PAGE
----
On April 28, 1937, came the tragedy of Guernica. The village near Bilbao had been a center of Basque nationalism, a holy city, since the Middle Ages. Garate had once been honored at a fiesta in Guernica as an amateur champion.

Franco dispatched bombers with orders to pulverize Guernica and everything it symbolized. They wiped out the place, but not the memory: The carnage was immortalized in the Picasso painting of the same name.

"That was our dream, Basque independence, and that's why Franco destroyed Guernica," said Garate, who remained in China during the war. "He was a man without a mother, as the Mexicans say. He was always surrounded by priests and bishops, going to Mass every day. I couldn't stand that. . . . But the Republicans were with the Russians, the Communists and Socialists, so they started killing priests and nuns and burning churches. Nobody wins a civil war. . . . I did not go back until 1955. I did not see my beloved Spain for 23 years."

He did see bloodshed, however. The Japanese invasion of 1937 found Garate in Tientsin; he watched dumbstruck one day as troops bayoneted a Chinese ball boy at the front o n. Soldiers briefly arrested Garate, but Belgian diplomats interceded and saved him from a prison camp.

"Poor kid," Garate said. "I left China with a hatred of the Japanese. I told myself that the first Japanese I saw, I would beat the hell out of him. Then one forgives, one forgets."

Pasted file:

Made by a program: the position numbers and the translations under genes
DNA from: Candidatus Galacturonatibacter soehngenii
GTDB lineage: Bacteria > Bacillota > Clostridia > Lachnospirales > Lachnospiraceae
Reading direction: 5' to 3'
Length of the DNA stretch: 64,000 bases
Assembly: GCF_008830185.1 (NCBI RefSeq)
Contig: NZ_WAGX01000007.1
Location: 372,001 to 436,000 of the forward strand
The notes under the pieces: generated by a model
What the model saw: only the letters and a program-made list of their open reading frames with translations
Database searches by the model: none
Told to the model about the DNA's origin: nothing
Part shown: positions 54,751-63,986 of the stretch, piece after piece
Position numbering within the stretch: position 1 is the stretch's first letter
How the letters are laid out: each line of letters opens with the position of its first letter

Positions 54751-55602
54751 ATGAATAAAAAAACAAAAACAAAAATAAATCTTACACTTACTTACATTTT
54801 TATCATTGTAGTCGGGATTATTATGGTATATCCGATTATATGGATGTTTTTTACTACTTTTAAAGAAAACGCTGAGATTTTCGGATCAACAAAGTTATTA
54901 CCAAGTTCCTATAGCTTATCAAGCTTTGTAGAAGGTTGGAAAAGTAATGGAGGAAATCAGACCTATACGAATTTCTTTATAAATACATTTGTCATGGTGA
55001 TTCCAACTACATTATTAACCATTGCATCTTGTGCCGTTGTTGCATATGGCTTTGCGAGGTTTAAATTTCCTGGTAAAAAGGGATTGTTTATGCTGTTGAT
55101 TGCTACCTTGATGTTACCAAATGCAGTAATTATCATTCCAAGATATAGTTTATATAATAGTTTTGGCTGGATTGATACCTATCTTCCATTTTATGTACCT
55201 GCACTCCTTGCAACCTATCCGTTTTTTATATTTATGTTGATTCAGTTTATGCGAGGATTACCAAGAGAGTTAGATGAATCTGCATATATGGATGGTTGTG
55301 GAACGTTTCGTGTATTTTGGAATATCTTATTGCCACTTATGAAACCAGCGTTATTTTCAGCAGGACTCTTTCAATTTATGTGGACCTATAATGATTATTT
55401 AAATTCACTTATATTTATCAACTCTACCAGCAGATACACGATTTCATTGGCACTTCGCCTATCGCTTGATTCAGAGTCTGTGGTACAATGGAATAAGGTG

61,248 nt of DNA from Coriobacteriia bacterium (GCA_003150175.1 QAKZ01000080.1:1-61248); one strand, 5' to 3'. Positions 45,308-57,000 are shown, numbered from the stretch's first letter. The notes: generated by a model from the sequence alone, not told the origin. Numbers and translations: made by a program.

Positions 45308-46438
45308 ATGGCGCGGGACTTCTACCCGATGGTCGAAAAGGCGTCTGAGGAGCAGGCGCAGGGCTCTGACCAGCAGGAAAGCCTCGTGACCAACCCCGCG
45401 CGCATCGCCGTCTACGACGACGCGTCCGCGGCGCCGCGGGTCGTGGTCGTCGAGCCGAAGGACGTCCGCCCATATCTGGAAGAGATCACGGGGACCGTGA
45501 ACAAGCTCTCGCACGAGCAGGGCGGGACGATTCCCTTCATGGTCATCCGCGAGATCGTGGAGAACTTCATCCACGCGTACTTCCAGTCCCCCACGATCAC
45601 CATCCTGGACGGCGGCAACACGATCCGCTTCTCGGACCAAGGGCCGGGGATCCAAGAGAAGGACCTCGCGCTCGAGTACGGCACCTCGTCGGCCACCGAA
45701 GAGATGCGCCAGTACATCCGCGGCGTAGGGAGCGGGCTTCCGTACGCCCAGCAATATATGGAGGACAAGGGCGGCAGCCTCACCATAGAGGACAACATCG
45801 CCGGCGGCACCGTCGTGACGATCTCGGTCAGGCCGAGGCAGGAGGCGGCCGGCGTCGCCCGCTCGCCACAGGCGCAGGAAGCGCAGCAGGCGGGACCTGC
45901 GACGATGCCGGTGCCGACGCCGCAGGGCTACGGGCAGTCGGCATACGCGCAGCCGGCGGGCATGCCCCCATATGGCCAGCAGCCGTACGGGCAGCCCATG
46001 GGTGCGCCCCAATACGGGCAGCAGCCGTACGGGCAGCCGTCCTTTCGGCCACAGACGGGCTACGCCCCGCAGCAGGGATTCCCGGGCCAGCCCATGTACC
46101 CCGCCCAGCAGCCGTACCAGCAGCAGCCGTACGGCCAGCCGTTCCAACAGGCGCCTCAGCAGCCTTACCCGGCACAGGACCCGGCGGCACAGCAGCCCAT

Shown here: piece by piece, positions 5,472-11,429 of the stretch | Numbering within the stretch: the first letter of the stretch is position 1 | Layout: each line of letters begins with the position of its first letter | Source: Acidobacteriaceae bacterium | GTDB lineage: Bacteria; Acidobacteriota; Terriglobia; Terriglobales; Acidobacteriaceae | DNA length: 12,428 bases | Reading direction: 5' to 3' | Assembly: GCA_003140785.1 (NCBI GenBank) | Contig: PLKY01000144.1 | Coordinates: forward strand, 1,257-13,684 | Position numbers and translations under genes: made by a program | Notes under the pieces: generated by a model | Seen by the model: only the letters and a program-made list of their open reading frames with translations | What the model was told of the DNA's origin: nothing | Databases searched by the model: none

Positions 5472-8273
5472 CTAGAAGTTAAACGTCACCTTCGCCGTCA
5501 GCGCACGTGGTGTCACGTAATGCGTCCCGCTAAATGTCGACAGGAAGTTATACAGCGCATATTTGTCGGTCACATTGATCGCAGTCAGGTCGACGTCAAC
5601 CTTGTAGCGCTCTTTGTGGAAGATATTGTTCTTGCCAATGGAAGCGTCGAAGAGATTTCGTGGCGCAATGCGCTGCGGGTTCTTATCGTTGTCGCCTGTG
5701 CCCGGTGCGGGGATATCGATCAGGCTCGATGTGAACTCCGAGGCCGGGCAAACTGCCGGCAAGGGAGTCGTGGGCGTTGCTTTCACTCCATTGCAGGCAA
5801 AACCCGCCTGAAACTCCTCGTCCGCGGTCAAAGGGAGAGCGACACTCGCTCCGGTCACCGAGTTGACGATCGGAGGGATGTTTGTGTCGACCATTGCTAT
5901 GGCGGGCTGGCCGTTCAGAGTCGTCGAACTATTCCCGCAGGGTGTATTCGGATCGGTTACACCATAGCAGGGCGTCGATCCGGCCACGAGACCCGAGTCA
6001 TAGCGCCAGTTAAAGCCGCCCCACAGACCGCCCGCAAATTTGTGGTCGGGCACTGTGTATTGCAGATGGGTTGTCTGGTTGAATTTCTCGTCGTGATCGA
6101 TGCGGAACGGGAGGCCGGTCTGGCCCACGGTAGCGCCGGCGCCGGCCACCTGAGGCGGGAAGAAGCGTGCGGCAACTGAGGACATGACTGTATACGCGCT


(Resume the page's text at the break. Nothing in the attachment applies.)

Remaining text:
Garate spent the next decade playing in Miami, with frequent jaunts to the sleazy, glorious, non-stop carnival of 1940s Havana. Photos of the period show a dapper, sinewy man with hair slicked back in the classic style. He met a legion of celebrities, many of them through Hemingway: Errol Flynn, Ingrid Bergman, the legendary bullfighter El Cordobes, the doomed dictator Fulgencio Batista.

"Hemingway always invited me to his parties," Garate said. "He told me, 'Jose, you are a very good mixer.' "

In 1947, Garate met and married his wife, Virginia, who is from Indiana. They moved to Tijuana and he finished his career there. Although jai alai had become increasingly decadent from gambling and corruption, Garate says he resisted temptation.

"I have known pelotaris , they were 20, 22 years old, making $2,000 a month playing honestly, with a fantastic future. Then a gambler offers them $12,000 to throw a game. It was easy to throw a game. But then they fell into the habit. . . . I had sufficient intelligence to realize that if you add it up, you end up losing. You are blacklisted and you can't play anywhere."